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Courtesy Vai Sikahema
Rich Daniels, left, his daughter Allison and Vai Sikahema.
Bishop Hans Feuz has taught me so much about humility, church government, how to exercise the priesthood and the difference between ministering and administering. I've been away since the early 1970s, so it's all new to me. But I absolutely love it. And I've learned the difference between the church and its people. As I young man, I didn't know that. I allowed people to offend me, and it kept me away for 40 years! —Rich Daniels

MOUNT LAUREL, N.J. — This week, Jews celebrate Sukkot, also known as the Feast of Ingathering. The holiday reminds Jews of their 40 years in exodus and celebrates the season of the harvest.

Rich Daniels isn't Jewish, but he's spent the last 40 years wandering the wilderness — a spiritual wilderness. Now, he's back. You might say gathered in, like the harvest.

Daniels is 62, a senior vice president with General Electric. He runs GE Capital's division that provides money for purchase or leasing of trucks and trailers. Last year, he oversaw and approved nearly $200 million of business through his office. He and his wife, Ann, raised two daughters, now in their 30s, each of whom provided their parents with two cute little granddaughters.

One daughter, Tracey, married an attorney, and they live nearby. The other, Allison, lost her fiance in a tragic car accident a few years ago, so she lives with her parents. Rich and Ann have a nice home in the suburbs. They raised a wonderful family. He pretty much has it all. Life's been good.

But something was missing.

"I grew up in the church, raised by faithful Latter-day Saints. My ancestors on both sides were pioneers from Norway and Denmark who crossed the plains from Omaha, Neb., with the Oscar Stoddard Company. They settled the Salt Lake Valley and helped build the temple."

Yet, Rich Daniels drifted from the faith of his fathers when he was in college.

When he graduated from South High School in Salt Lake City in 1970, he was recruited to play football by Utah, BYU, Ricks College and Dixie College. No one in his family, on either side, had ever been to college. "My dad worked in the oil refinery and always had a second job in construction," Rich told me.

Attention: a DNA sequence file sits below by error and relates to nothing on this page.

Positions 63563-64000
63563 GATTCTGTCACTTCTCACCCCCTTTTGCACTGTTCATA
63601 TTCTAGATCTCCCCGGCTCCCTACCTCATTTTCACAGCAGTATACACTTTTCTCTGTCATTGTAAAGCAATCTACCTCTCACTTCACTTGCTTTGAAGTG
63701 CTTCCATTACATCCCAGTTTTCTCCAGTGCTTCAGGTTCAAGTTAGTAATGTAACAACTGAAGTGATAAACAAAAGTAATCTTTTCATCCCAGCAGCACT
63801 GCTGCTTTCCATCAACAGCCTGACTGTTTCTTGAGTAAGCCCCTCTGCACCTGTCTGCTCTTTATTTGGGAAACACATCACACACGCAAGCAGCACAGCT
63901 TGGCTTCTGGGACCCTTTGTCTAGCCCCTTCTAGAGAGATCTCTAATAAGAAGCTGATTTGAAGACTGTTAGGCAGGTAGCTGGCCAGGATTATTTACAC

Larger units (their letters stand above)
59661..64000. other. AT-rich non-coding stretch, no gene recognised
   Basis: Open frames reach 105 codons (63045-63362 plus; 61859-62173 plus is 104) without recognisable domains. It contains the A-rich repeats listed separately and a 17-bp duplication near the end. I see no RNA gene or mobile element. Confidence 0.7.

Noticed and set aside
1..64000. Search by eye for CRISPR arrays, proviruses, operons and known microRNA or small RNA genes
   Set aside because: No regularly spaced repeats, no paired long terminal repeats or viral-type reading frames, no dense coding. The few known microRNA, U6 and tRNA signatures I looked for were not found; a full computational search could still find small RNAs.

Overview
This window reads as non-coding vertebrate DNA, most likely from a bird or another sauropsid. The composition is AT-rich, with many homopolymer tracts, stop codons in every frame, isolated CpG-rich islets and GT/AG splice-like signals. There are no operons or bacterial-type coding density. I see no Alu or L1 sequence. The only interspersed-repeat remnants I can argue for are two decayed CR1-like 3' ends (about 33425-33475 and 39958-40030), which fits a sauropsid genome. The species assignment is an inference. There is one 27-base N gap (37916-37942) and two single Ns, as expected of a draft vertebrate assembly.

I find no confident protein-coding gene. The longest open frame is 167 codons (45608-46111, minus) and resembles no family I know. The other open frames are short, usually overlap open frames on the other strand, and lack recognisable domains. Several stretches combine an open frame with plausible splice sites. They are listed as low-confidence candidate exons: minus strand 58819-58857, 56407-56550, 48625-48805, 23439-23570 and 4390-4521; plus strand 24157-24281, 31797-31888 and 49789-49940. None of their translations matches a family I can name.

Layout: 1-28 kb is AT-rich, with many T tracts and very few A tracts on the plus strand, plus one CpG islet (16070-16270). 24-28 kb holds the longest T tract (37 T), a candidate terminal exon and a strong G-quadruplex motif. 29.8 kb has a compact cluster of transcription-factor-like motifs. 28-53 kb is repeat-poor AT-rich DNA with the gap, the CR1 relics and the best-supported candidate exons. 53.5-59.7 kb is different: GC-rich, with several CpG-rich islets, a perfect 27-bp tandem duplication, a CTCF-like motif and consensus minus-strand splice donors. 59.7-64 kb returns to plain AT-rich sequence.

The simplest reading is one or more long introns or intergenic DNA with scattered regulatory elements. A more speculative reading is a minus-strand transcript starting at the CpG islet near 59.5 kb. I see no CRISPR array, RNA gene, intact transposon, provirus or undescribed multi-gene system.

"So did all of my uncles. No one in our family had ever been to college. Frankly, my dad thought it was a waste of time. He grew up in the Depression, so he helped provide for the family as soon as he graduated from high school. He expected me to do the same. Everyone in my family thought I was a slacker because I wanted to attend college."

Rich Daniels was big and strong — 6-foot-1, 225 pounds — enormous by 1970 standards for a lineman. "I chose Westminster because it was close to home, they paid my tuition and books but also allowed me to work full time to help my family."

Daniels graduated in 3 ½ years with a degree in business administration and economics. "I couldn't even afford to go a full four. I had to start making money to help my family."

To expedite graduation, Daniels took additional classes at the University of Utah, which by then was within walking distance of his home as his parents moved to a house on Logan Street near the school. "We were a U. family. We went to basketball games, track meets, school plays and of course, football games. The university provided entertainment, culture and fine arts for our working-class family. I've had a love affair with the University of Utah ever since."

As a senior, he was drafted for the Vietnam War. His lottery number was 23, meaning he was guaranteed for deployment. But in November 1973, two weeks after he was drafted for service, the government suddenly suspended the draft. The Vietnam War was basically over.

So, he took a job with International Harvester in Grand Junction, Colo. He married his sweetheart, Ann, a Salt Lake native who is not LDS. They were transferred to Denver, then Chicago. While in Chicago, he got an MBA and a master's degree in human resources management. Some 20 years ago, his job brought him to the Philadelphia area. He bought a home a block from the one I would buy a couple of years later. We've been neighbors for two decades but didn't know each other.

For at least a dozen years, I have jogged daily through my neighborhood and a neighboring development with my dog. It's a circuitous route with hills but designed to keep me and my dog off busy roads with speeding motorists. People honk, wave or stop me to say hi or chat as they leisurely walk for exercise with their own dogs. I run with an iPod as a diversion so I can listen to the music of my youth ­ — Elton John, Bee Gees, Earth, Wind & Fire.